Ohio's Hudson city will allow solar panels in its area but wind turbines failed to gain any momentum for approval by city council. Community Development Director Tom King came with a proposal on March 10, 2009 for removing impediments from the Land Development Code in order to promote alternative energy such as solar panels and wind turbines. Wind turbines are restricted by the city's height limit of 16 feet for accessory structures, but there is no legislation regarding solar panels.
King said that a few residents have asked about solar panels and wind turbines, and he wanted guidelines from council.
Hudson city would review requests for solar panels on a case-by-case basis, determining whether their appearance and placement were appropriate.
King said that Hudson city will propose a code change in a few months that would allow solar panels that are low and resemble the roof color.
The city would have to approve requests, but they would not be subject to review by the city’s architectural and historic board of review, King added.
Hudson will not propose any legislation for wind turbines yet, as per King, but will look at what other communities do and consider changes in the future.
Although most Hudson council members supported solar panels as long as they were on the backs of roofs, most council members were against allowing wind turbines, which could be taller than 100 feet, in Hudson.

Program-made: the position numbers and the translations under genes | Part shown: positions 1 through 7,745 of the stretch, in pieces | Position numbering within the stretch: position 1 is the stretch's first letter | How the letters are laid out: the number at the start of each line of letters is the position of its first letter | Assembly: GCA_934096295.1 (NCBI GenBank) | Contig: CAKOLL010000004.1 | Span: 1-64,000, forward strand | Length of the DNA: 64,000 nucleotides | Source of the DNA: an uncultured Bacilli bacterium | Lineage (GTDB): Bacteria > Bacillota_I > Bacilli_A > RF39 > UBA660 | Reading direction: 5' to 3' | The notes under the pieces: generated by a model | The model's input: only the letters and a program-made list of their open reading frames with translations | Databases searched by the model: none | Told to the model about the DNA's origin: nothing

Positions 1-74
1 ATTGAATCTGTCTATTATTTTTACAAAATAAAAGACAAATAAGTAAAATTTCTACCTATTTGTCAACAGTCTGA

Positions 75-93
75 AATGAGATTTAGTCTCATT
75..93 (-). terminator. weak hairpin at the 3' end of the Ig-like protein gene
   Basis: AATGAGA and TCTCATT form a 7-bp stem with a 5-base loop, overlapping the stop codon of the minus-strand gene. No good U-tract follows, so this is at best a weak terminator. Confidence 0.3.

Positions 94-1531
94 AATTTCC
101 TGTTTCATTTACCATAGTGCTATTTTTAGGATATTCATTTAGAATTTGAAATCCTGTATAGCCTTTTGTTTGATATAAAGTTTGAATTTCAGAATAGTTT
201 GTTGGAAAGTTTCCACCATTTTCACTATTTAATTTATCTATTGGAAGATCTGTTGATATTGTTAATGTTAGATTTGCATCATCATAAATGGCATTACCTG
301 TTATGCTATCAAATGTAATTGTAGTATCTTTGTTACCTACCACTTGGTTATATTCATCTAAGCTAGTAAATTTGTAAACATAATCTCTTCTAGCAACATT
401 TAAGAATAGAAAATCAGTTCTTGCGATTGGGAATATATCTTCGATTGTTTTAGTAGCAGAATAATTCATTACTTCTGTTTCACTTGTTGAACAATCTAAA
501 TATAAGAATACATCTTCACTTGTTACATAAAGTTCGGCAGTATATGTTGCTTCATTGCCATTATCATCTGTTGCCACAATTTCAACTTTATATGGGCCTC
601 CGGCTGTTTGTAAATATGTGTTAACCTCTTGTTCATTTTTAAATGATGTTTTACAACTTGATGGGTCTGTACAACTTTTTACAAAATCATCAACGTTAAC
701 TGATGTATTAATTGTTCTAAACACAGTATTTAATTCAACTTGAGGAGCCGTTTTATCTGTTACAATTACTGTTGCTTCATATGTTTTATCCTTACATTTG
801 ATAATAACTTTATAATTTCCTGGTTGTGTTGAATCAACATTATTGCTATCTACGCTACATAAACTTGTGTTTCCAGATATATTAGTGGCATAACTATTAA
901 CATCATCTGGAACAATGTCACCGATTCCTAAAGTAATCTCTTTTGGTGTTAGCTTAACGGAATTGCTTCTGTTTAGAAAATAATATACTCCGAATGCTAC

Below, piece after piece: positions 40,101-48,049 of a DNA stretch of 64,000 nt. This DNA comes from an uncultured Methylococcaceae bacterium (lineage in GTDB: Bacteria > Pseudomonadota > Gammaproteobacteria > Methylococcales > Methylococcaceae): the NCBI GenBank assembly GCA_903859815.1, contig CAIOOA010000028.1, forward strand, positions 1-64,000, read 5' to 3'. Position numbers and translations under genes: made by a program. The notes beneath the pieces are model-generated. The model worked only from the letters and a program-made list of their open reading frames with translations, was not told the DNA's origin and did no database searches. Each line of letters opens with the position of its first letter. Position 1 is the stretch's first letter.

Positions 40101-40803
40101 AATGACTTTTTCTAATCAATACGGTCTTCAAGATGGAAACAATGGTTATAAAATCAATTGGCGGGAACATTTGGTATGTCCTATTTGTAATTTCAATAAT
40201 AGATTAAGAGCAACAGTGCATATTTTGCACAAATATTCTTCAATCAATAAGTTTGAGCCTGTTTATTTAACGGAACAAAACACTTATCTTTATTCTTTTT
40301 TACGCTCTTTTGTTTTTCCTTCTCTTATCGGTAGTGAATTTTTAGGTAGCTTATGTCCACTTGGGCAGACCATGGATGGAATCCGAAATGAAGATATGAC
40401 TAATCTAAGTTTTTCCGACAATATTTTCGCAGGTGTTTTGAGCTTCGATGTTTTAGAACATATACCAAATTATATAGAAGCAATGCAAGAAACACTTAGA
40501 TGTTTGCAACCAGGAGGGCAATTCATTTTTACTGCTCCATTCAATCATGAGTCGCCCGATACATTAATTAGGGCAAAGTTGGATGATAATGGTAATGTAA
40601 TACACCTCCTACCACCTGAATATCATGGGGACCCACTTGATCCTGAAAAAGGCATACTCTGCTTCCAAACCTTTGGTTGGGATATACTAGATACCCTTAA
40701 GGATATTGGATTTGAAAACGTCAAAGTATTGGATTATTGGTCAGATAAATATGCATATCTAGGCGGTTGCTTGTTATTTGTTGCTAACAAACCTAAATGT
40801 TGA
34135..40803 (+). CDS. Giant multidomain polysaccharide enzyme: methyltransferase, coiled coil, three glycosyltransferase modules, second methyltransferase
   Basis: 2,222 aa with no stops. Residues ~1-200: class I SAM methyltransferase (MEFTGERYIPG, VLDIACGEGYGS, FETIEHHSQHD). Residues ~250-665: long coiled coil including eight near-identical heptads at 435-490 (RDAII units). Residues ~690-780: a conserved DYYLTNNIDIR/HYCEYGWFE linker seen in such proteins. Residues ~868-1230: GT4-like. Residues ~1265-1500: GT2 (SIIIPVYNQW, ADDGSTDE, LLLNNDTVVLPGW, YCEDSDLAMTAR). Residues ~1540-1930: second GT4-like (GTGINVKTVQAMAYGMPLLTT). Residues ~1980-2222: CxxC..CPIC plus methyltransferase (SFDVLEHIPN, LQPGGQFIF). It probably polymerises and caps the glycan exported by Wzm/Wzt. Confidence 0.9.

The city code would require a 150-foot setback from all property lines and structures for a wind turbine’s 100-foot tower, King said. That would require a minimum of 2.75 acres.
The towers are not going in all yards, King said. That relieved my concerns, and I thought it was worthwhile to look at.
Council member Douglas Hasbrouck, who owns 125 acres, said if he put a tower on his property, others would say, What the heck are you doing?
Hasbrouck said that wind turbines are not economically practical in the area and have no place in Hudson.
Council member Kristina Roegner said Council should not be so quick to say no.
In Europe they have tons of windmills, Roegner said. I would like to investigate it further.
Council President David Basil said solar panels should be available to residents. But, he also objected to wind turbines.
Basil said that he would like the city’s planning commission to consider the changes to the land development code and have the public weigh in on the proposal.
The planning commission would make a recommendation to Hudson council.